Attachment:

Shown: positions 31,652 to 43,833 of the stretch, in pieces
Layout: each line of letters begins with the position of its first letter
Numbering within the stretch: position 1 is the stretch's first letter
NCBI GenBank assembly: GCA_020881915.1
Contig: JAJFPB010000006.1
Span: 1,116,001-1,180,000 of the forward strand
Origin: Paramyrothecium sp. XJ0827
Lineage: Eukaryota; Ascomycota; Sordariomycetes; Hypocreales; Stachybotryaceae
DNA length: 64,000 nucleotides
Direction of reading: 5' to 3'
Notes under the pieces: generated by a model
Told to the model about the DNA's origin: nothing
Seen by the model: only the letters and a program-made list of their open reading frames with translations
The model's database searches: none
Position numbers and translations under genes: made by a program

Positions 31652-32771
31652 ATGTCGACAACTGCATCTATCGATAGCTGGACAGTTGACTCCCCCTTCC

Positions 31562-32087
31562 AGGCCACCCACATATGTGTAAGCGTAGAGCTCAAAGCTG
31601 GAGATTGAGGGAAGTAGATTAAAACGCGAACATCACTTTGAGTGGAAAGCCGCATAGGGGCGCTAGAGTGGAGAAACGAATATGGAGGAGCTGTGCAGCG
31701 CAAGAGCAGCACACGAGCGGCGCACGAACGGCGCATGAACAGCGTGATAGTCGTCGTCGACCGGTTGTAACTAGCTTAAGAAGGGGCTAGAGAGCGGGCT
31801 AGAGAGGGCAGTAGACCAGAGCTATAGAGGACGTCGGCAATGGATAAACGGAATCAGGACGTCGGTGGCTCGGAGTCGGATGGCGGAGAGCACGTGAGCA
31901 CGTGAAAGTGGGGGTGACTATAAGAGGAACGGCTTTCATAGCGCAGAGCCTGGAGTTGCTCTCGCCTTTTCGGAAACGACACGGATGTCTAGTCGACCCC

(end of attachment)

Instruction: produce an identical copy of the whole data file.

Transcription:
Shown: positions 31,652 to 43,833 of the stretch, in pieces
Layout: each line of letters begins with the position of its first letter
Numbering within the stretch: position 1 is the stretch's first letter
NCBI GenBank assembly: GCA_020881915.1
Contig: JAJFPB010000006.1
Span: 1,116,001-1,180,000 of the forward strand
Origin: Paramyrothecium sp. XJ0827
Lineage: Eukaryota; Ascomycota; Sordariomycetes; Hypocreales; Stachybotryaceae
DNA length: 64,000 nucleotides
Direction of reading: 5' to 3'
Notes under the pieces: generated by a model
Told to the model about the DNA's origin: nothing
Seen by the model: only the letters and a program-made list of their open reading frames with translations
The model's database searches: none
Position numbers and translations under genes: made by a program

Positions 31652-32771
31652 ATGTCGACAACTGCATCTATCGATAGCTGGACAGTTGACTCCCCCTTCC

Positions 31562-32087
31562 AGGCCACCCACATATGTGTAAGCGTAGAGCTCAAAGCTG
31601 GAGATTGAGGGAAGTAGATTAAAACGCGAACATCACTTTGAGTGGAAAGCCGCATAGGGGCGCTAGAGTGGAGAAACGAATATGGAGGAGCTGTGCAGCG
31701 CAAGAGCAGCACACGAGCGGCGCACGAACGGCGCATGAACAGCGTGATAGTCGTCGTCGACCGGTTGTAACTAGCTTAAGAAGGGGCTAGAGAGCGGGCT
31801 AGAGAGGGCAGTAGACCAGAGCTATAGAGGACGTCGGCAATGGATAAACGGAATCAGGACGTCGGTGGCTCGGAGTCGGATGGCGGAGAGCACGTGAGCA
31901 CGTGAAAGTGGGGGTGACTATAAGAGGAACGGCTTTCATAGCGCAGAGCCTGGAGTTGCTCTCGCCTTTTCGGAAACGACACGGATGTCTAGTCGACCCC